The report provides some interesting facts and figures. For instance:
- Between 2004 and 2017, the cumulative investment in renewables globally was around 2.9 trillion U.S. dollars.
- In the past decade (to 2019), China has become the largest developer globally of renewable power and heat.
- Between 2004 and 2017, the number of countries supporting and encouraging renewables via formal policies had more than tripled from 48.
Reasons for Utilizing Renewable Energy
Clearly, the enormous growth of renewables is linked directly to the Paris Agreement and the need to mitigate the effects of climate change. But there are other issues that motivate individuals, organizations, cities, and countries. These include a desire or need to:
- Reduce air pollution and the effect it has on our health, particularly in urban areas. Renewables provide a healthier, ultimately cheaper form of energy than fossil fuels that emit harmful greenhouse gases.
- Decrease reliance on imported power. This is especially important for developing and emerging countries.
- Improve the resilience of energy systems, particularly in anticipation of older fossil fuel systems failing.
- Gain access to off-grid energy systems.
- Increase the availability of renewable energy that can be used for cooling, heating, and clean cooking.
Decreasing prices of renewables are often attractive, especially for utility companies that see the opportunity to increase revenue.
While these are all factors that drive the deployment of renewables, there is no uniformity even within some countries, and some of these factors in fact have a minimal impact. For example, while off-grid solutions for electrification have certainly increased, they haven’t made much of a dent in the market.
In any case, there are still barriers.
Obstacles That Continue to Slow a Global Move to Renewables
The challenges that need to be addressed in order to remove the barriers that slow down the deployment of renewables range from general awareness and cost to regulations and policies that have been set in place.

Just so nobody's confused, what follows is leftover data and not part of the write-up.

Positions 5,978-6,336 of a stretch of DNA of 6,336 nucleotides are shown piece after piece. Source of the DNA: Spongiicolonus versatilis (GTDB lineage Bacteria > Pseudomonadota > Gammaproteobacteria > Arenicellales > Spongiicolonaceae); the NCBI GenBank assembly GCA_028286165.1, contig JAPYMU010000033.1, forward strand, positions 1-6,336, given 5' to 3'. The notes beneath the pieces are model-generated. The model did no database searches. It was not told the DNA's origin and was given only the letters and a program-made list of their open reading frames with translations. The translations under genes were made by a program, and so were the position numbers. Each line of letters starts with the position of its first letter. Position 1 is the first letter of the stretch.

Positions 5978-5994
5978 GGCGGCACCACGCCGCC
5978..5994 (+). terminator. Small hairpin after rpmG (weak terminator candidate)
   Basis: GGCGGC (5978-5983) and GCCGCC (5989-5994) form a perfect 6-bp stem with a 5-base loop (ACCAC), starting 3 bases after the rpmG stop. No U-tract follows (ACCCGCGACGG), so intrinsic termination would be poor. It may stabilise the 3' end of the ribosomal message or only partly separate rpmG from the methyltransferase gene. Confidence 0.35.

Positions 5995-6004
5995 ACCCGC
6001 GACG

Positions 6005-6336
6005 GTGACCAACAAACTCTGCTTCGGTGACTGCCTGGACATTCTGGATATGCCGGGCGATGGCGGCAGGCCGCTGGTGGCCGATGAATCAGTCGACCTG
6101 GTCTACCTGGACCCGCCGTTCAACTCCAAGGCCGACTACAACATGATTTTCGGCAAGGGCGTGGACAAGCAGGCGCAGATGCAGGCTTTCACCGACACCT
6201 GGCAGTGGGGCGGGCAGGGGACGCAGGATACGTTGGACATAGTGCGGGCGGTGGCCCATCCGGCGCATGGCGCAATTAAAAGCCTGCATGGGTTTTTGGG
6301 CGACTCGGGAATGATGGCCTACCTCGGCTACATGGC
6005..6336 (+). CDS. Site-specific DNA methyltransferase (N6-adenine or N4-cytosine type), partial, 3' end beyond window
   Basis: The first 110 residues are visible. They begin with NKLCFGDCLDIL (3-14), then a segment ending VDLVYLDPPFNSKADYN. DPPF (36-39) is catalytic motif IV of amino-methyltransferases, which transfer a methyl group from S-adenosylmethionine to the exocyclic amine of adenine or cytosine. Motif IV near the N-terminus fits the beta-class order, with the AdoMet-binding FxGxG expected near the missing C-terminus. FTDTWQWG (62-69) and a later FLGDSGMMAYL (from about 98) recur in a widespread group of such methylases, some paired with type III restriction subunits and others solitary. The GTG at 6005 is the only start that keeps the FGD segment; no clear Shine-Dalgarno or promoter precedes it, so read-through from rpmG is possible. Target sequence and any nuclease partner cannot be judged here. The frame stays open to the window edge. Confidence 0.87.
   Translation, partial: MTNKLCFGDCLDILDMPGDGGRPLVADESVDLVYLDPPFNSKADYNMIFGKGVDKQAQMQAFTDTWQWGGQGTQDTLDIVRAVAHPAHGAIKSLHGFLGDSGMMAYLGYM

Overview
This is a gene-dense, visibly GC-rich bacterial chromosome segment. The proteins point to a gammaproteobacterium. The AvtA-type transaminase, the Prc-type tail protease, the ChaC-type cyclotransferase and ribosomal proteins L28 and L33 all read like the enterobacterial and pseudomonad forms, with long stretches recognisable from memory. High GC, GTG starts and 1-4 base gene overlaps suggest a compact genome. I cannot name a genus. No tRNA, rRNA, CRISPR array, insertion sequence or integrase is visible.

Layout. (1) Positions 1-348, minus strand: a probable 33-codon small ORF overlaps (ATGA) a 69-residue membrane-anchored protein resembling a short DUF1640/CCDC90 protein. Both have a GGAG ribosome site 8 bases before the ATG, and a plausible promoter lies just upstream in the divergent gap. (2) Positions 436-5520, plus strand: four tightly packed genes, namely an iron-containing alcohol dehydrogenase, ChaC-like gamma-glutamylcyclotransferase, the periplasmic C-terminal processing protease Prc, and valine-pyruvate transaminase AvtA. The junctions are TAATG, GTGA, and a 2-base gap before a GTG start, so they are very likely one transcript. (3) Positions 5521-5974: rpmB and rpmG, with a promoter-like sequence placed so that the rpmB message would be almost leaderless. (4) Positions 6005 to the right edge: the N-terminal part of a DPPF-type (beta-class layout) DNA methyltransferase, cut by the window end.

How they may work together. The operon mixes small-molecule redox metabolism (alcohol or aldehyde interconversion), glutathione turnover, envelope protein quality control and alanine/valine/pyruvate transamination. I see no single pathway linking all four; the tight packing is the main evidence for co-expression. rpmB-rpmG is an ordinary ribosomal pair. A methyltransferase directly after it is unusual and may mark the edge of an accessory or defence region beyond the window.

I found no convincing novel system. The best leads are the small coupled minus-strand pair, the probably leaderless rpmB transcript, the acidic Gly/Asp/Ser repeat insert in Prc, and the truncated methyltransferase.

Certainly, there is something to be said for professional input from those who are trained in fields that utilize renewables, including those in the energy, building, and manufacturing industries, as well as those who offer mechanical engineering services across the board, but a lack of general knowledge can make a substantially negative impact.
When the people who could increase usage of renewables are ill-informed and don’t have the skills or training that relate to renewable energy technologies, this may not only limit the development of renewables but might be the cause of renewable systems totally failing.
Even though costs have decreased for some renewables – utility-scale solar PV being an excellent example – the costs of some technologies remain high in some countries. Coupled with inadequate funding and finance possibilities, costs really do become an issue, especially in developing countries. Additionally, energy tariffs and import duties can play a very negative role.
The lack of infrastructure can also be an issue, for instance, integrating renewable energy with the existing grid. Also, facilities for heating and cooling may be inadequate.
All these barriers are, in part, responsible for the fact that renewables are still not totally integrated into energy systems globally. So, while there is no disputing that renewables are set to become the norm for energy, the question is still, When?
In the U.S., IRENA, the IEA, and the REN21 are spearheading a move to increase and share a greater understanding of the many varied options across all renewable sectors. Let’s hope it helps to speed things up.
Michael Tobias is the founder and principal of Nearby Engineers and New York Engineers, an Inc 5000 Fastest Growing Company in America. He leads a team of more than 30 mechanical, electrical, plumbing, and fire protection engineers from the company headquarters in New York City, and has led numerous projects in New York, New Jersey, Chicago, Pennsylvania, Connecticut, Florida, Maryland, and California, as well as Singapore and Malaysia. He specializes in sustainable building technology and is a member of the U.S. Green Building Council.